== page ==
Four Rock & Devil’s Den

The Jennie Lagoulis Reservation at Four Rock is located in Newbury, just three miles from the Newburyport waterfront, at 82 Boston Rd. The land is considered an area of critical environmental concern due to its amazing landscape and biodiversity of uplands, wetlands, and maritime forest.

Originally used as pasture, it includes the site of an old limestone quarry that was an important part of Newbury’s early history, as the limestone was used for mortar that until then had been made, in part, from clam and oyster shells.  In 1697, this limestone site was discovered by Ensign James Noyes (1657-1723), whose father Nicholas Noyes was the first settler to step ashore in Newbury. (Nicholas Noyes was Merrohawke’s co-founder Kate Yeomans’ 11th great-grandfather, and Ensign James Noyes her 10th great-uncle.)

Not long after their discovery, the quarries were abandoned when better quality limestone was found elsewhere. The pits became popular picnic stops, especially among travelers heading to Boston down Four Rock Road, which eventually became known as Boston Road. Imagine that George Washington, on his visit to Newburyport, may have stopped by? Ben Franklin is also said to have possessed some Newbury stones.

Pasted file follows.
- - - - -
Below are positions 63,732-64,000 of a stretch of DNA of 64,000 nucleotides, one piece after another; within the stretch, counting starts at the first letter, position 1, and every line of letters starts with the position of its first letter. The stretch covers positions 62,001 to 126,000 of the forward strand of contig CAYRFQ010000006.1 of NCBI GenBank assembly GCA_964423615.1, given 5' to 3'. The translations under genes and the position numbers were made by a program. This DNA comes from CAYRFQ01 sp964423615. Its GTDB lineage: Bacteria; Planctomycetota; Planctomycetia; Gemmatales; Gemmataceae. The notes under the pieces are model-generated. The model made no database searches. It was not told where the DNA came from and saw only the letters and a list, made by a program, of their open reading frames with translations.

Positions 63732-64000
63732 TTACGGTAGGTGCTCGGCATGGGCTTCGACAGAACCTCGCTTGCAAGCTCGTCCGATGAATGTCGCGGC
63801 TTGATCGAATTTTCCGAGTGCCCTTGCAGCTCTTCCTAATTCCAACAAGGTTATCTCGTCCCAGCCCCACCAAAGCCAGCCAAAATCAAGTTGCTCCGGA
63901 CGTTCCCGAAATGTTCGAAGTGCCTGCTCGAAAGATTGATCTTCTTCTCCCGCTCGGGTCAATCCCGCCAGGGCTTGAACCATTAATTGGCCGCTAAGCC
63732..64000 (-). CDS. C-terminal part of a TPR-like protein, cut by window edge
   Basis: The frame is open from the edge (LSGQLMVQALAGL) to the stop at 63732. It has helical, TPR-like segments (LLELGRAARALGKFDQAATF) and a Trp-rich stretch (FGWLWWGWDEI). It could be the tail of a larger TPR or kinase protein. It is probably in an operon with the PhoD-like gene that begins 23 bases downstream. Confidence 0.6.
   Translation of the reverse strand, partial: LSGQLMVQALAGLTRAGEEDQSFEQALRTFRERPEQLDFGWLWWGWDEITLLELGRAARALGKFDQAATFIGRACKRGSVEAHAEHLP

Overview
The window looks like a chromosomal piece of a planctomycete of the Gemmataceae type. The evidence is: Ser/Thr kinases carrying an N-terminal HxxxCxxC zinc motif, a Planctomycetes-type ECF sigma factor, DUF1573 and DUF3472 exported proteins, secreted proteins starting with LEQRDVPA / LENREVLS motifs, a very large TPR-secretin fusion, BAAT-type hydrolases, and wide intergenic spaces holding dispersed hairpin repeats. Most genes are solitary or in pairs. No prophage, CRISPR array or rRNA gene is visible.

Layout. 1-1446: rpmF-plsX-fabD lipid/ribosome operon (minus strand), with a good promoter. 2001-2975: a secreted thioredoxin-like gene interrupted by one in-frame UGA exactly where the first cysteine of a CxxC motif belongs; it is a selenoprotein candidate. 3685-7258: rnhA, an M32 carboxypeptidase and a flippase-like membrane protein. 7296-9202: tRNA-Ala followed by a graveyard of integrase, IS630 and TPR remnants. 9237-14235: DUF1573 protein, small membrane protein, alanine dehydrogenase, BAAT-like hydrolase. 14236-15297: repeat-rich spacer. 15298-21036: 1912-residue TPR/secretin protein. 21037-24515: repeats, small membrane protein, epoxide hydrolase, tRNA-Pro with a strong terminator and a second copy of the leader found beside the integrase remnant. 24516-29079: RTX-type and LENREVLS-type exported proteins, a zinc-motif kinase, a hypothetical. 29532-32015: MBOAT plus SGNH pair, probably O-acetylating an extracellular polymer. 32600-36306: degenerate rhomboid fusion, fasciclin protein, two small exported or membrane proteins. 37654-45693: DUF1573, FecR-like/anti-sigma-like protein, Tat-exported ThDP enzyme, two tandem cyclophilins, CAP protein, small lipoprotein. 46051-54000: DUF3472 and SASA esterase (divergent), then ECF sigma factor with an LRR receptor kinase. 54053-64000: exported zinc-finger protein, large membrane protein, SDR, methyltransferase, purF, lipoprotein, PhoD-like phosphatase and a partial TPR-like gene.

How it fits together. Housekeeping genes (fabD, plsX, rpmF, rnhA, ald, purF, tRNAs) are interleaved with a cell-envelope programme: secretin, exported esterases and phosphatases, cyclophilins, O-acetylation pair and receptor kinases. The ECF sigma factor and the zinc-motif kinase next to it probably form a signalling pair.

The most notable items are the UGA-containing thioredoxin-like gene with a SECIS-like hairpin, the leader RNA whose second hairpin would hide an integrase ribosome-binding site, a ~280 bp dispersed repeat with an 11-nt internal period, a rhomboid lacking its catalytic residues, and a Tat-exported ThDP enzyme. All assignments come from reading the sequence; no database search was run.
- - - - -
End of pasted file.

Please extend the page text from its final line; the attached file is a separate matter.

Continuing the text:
From the local history site, www.newbury375.org

Since the early 1700s, teens have gathered on this land and great tales have emerged, including one story that the boys saw the devil’s footprints in the rocks…. and so began the name “Devil’s Den.” A large erratic, a boulder not far away, became known as the Devil’s Pulpit. It is also referenced in John Greenleaf Whittier’s poem, “Double-Headed Snake of Newbury.”

The old pits are now extensively overgrown, and see occasional visits by geologists and hobbyists, and, regrettably, some folks who leave a trail of beverage cans or graffiti behind.

The land is now permanently conserved, and through our partnership with Greenbelt we are able to continue its use as a sacred children’s forest, where greater Newburyport children and families can visit and learn about the fascinating natural history and local history of this land through our nature programs.

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If you have stories to share about this land, wish to explore or study it, or would like to support our efforts in some way, please be in touch: kate@merrohawke.org.

You can also read more here